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Plasma cortisol and faecal cortisol metabolites concentrations in stereotypic and non-stereotypic horses: do stereotypic horses cope better with poor environmental conditions?

Overview of attention for article published in BMC Veterinary Research, January 2013
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Title
Plasma cortisol and faecal cortisol metabolites concentrations in stereotypic and non-stereotypic horses: do stereotypic horses cope better with poor environmental conditions?
Published in
BMC Veterinary Research, January 2013
DOI 10.1186/1746-6148-9-3
Pubmed ID
Authors

Carole Fureix, Haïfa Benhajali, Séverine Henry, Anaelle Bruchet, Armelle Prunier, Mohammed Ezzaouia, Caroline Coste, Martine Hausberger, Rupert Palme, Patrick Jego

Abstract

Stereotypic behaviours, i.e. repetitive behaviours induced by frustration, repeated attempts to cope and/or brain dysfunction, are intriguing as they occur in a variety of domestic and captive species without any clear adaptive function. Among the different hypotheses, the coping hypothesis predicts that stereotypic behaviours provide a way for animals in unfavourable environmental conditions to adjust. As such, they are expected to have a lower physiological stress level (glucocorticoids) than non-stereotypic animals. Attempts to link stereotypic behaviours with glucocorticoids however have yielded contradictory results. Here we investigated correlates of oral and motor stereotypic behaviours and glucocorticoid levels in two large samples of domestic horses (NStudy1 = 55, NStudy2 = 58), kept in sub-optimal conditions (e.g. confinement, social isolation), and already known to experience poor welfare states. Each horse was observed in its box using focal sampling (study 1) and instantaneous scan sampling (study 2). Plasma samples (collected in study 1) but also non-invasive faecal samples (collected in both studies) were retrieved in order to assess cortisol levels.

Twitter Demographics

The data shown below were collected from the profiles of 2 tweeters who shared this research output. Click here to find out more about how the information was compiled.

Mendeley readers

The data shown below were compiled from readership statistics for 109 Mendeley readers of this research output. Click here to see the associated Mendeley record.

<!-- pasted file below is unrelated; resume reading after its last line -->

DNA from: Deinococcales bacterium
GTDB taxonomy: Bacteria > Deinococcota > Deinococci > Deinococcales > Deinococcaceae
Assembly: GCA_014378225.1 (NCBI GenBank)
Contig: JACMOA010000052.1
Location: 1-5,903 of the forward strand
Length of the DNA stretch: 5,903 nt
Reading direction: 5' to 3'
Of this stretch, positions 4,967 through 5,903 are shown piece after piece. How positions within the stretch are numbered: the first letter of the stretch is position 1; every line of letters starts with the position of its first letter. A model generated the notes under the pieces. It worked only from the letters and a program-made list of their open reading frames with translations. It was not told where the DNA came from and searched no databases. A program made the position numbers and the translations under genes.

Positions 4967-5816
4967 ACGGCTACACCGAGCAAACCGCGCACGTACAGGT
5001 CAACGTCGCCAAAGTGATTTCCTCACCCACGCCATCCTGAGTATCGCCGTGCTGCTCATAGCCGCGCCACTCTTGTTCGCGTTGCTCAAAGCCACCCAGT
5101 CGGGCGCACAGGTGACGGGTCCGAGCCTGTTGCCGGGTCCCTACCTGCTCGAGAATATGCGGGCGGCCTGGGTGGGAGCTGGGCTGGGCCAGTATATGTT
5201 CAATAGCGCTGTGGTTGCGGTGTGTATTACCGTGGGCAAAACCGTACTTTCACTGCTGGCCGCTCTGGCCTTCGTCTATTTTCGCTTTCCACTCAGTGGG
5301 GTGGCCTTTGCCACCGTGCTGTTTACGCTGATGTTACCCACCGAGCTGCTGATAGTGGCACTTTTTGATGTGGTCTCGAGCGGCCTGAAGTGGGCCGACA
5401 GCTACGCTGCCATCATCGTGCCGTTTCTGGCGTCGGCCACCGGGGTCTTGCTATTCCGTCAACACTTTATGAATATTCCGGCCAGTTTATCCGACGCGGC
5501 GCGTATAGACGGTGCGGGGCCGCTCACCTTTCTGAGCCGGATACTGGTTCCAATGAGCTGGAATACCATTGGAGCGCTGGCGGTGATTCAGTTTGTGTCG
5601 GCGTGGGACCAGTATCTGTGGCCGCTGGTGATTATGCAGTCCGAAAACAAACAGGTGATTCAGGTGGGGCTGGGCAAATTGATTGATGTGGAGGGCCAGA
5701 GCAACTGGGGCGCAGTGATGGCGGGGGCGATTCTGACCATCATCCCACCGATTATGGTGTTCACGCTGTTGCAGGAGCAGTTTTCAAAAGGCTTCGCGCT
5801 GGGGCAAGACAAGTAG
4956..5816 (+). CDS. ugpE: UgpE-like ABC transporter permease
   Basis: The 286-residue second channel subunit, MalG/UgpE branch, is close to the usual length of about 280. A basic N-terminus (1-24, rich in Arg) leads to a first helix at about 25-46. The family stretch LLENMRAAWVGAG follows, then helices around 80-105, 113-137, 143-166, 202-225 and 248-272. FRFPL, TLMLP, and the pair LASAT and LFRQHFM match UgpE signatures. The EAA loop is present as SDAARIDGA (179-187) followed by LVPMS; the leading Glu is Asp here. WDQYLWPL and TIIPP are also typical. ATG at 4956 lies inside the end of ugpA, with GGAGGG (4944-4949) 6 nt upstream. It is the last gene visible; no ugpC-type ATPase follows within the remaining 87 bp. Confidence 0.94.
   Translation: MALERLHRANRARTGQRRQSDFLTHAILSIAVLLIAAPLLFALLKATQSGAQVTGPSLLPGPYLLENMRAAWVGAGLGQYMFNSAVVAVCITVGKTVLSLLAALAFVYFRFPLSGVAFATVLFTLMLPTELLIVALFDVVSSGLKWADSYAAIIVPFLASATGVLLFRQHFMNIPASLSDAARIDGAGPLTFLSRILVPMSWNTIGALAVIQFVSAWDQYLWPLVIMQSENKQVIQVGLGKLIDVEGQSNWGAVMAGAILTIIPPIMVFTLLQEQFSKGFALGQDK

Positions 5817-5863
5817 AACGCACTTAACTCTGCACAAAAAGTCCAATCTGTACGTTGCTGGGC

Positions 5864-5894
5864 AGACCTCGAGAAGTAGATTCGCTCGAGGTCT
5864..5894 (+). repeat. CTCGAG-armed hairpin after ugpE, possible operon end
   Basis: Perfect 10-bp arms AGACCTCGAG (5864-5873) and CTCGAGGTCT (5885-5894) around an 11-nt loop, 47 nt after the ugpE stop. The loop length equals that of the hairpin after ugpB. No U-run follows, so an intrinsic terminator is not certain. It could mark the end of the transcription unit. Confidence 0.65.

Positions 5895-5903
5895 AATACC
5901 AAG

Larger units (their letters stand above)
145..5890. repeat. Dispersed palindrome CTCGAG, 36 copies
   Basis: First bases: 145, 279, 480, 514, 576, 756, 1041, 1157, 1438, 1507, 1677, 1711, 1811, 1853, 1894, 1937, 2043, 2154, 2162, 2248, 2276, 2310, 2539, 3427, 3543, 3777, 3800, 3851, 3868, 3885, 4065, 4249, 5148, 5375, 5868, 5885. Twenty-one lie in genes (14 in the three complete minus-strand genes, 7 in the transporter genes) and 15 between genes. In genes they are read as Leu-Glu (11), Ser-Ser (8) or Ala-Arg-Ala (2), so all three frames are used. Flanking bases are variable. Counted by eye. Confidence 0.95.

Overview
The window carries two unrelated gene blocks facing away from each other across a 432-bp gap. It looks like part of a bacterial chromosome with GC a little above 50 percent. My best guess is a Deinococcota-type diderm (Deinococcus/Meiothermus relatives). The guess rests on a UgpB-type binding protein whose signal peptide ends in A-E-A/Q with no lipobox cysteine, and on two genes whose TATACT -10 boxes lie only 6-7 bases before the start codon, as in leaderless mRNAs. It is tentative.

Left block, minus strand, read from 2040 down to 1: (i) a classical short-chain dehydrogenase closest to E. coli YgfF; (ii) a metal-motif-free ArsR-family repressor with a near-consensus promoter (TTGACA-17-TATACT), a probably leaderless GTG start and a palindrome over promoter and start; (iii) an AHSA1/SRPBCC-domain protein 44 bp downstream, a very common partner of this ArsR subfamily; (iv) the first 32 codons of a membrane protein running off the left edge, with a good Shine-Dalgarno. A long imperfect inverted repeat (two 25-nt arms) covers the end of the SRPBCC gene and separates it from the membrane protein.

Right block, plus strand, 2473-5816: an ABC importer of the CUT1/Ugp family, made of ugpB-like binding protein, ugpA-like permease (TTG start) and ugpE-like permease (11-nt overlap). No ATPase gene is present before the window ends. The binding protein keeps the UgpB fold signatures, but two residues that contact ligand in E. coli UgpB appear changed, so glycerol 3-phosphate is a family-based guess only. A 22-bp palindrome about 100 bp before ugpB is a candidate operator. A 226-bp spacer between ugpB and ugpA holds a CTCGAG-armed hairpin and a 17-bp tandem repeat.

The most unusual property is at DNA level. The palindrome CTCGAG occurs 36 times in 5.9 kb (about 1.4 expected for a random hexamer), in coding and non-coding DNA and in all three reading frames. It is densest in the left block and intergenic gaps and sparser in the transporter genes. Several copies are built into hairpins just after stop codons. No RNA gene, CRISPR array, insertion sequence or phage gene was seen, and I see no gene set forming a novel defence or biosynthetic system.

Geographical breakdown

Country Count As %
United Kingdom 1 <1%
Switzerland 1 <1%
Unknown 107 98%

Demographic breakdown

Readers by professional status Count As %
Student > Bachelor 21 19%
Student > Master 20 18%
Student > Ph. D. Student 14 13%
Researcher 8 7%
Student > Postgraduate 7 6%
Other 26 24%
Unknown 13 12%
Readers by discipline Count As %
Agricultural and Biological Sciences 50 46%
Veterinary Science and Veterinary Medicine 16 15%
Medicine and Dentistry 9 8%
Psychology 4 4%
Environmental Science 3 3%
Other 9 8%
Unknown 18 17%

Attention Score in Context

This research output has an Altmetric Attention Score of 1. This is our high-level measure of the quality and quantity of online attention that it has received. This Attention Score, as well as the ranking and number of research outputs shown below, was calculated when the research output was last mentioned on 26 September 2021.
All research outputs
#14,815,837
of 19,215,644 outputs
Outputs from BMC Veterinary Research
#1,431
of 2,663 outputs
Outputs of similar age
#196,581
of 275,457 outputs
Outputs of similar age from BMC Veterinary Research
#73
of 108 outputs
Altmetric has tracked 19,215,644 research outputs across all sources so far. This one is in the 19th percentile – i.e., 19% of other outputs scored the same or lower than it.
So far Altmetric has tracked 2,663 research outputs from this source. They receive a mean Attention Score of 3.3. This one is in the 37th percentile – i.e., 37% of its peers scored the same or lower than it.
Older research outputs will score higher simply because they've had more time to accumulate mentions. To account for age we can compare this Altmetric Attention Score to the 275,457 tracked outputs that were published within six weeks on either side of this one in any source. This one is in the 25th percentile – i.e., 25% of its contemporaries scored the same or lower than it.
We're also able to compare this research output to 108 others from the same source and published within six weeks on either side of this one. This one is in the 22nd percentile – i.e., 22% of its contemporaries scored the same or lower than it.